A number of studies and investigations of possibilities now on the horizon are being carried out and one of particular interest is the SuperJournal project that has been reported by David Pullinger in a report with that name (British Library R& D report 6126) published by the Institute of Physics. It is clear that with adequate band width for the network and standardisation on conversions of text to SGML there are no significant technological barriers to the creation of electronic journals with all the features that the enthusiasts would desire. The Institute of Physics has itself a number of developments under way and gives details on its world-wide web home page; other publishers also give details of their electronic products and projects on home pages.

Online searching of bibliographic data-bases has been available for a long time in many libraries, but some librarians are concerned about the strain on their budgets, especially if inexperienced users are allowed to couple directly to quite expensive vendors. A popular alternative for abstract journal searching is for the library to provide CD-ROM versions which also help with the ever increasing size of print-on-paper abstract journals. This is also a suitable form for citation indices and data compilations, being very easy for alphanumeric data and currently being extended to a number of other categories of data, such as chemical structural formula, crystallographic structures and maps. A detailed discussion of electronic access to materials data is given in a recent issue of Materials Research Bulletin [3].

Document delivery, which has been with us in some form from the information stone age, is also capable of total transformation in the electronic age, but the potential costs inhibit many librarians. (This is even true of the British Library express fax service.) Very few users in the survey discussed above (1) were aware of the ADONIS project, and a popular and efficient electronic document delivery service will probably have to await solutions to the problems of the electronic archive.

One area of great uncertainty to be discussed at this meeting concerns the nature and management of the ultimate electronic archive, a matter of great importance, if not always recognised by those who assume that the function of the information system is to tell them what their colleagues and rivals have been doing in the last few weeks. In fact, a quick glance at recent papers in even rapidly-moving fields will show how dependent today's scientist is on the work of his forbears and his access to what they published. Consideration of the nature of the electronic archive raises the question of whether, if we search it by keywords or authors' names and refer to our findings only by the entry in that archive, the concept of the "journal", the "volume" and the "issue" will still be needed. The new electronic journals in effect maintain their own mini-archive in the full text database of the journal, but there has been little discussion of the nature, management location and financial responsibility for an electronic archive for the full text of all established journals. The British Library report [2]emphasises both the need for accessible archives independent of the publisher, the considerable cost of creating them and the uncertainties about the lifetimes of their contents.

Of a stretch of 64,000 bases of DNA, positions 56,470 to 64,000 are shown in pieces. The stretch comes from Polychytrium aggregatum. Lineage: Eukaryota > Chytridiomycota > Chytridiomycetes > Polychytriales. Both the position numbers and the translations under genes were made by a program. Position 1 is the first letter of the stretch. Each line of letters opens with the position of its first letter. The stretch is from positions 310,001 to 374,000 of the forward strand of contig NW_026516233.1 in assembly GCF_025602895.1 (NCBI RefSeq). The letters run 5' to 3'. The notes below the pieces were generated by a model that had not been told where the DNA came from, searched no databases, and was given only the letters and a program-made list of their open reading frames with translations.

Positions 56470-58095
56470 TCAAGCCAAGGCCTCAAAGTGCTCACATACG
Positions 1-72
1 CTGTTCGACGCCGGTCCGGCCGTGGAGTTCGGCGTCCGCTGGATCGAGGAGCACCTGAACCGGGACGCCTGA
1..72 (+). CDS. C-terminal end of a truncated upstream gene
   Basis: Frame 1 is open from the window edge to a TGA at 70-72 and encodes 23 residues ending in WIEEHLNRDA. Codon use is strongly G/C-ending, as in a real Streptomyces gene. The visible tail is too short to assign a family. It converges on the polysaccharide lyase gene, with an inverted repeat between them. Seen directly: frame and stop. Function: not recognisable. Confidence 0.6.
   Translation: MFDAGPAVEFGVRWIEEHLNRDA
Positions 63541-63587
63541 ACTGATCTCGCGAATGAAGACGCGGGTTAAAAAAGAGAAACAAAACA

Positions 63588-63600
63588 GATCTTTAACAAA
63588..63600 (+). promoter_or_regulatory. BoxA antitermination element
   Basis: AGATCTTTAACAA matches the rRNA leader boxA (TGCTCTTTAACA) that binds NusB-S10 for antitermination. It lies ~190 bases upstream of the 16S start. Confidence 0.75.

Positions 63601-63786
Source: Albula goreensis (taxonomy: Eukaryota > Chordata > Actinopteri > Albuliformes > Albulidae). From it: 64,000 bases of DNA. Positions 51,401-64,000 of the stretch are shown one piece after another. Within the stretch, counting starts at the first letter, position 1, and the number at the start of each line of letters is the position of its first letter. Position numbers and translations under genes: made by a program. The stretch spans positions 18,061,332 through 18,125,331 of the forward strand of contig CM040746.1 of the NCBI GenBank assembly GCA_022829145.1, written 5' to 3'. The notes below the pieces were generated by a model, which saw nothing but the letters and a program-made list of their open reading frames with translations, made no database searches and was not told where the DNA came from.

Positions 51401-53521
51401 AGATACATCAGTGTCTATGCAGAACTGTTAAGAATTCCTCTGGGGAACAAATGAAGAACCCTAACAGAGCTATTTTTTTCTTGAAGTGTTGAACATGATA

[1] The Royal Society (1993) The STM Information System in the UK A study on behalf of the Royal Society, the British Library and the Association of Learned and Professional Society Publishers.

[2] The British Library (1994) The impact of electronic publishing on library services and resources in the UK.

[3] Materials Research Bulletin (1995, August, p40) Electronic Access to Factual Materials Information: The State of the Art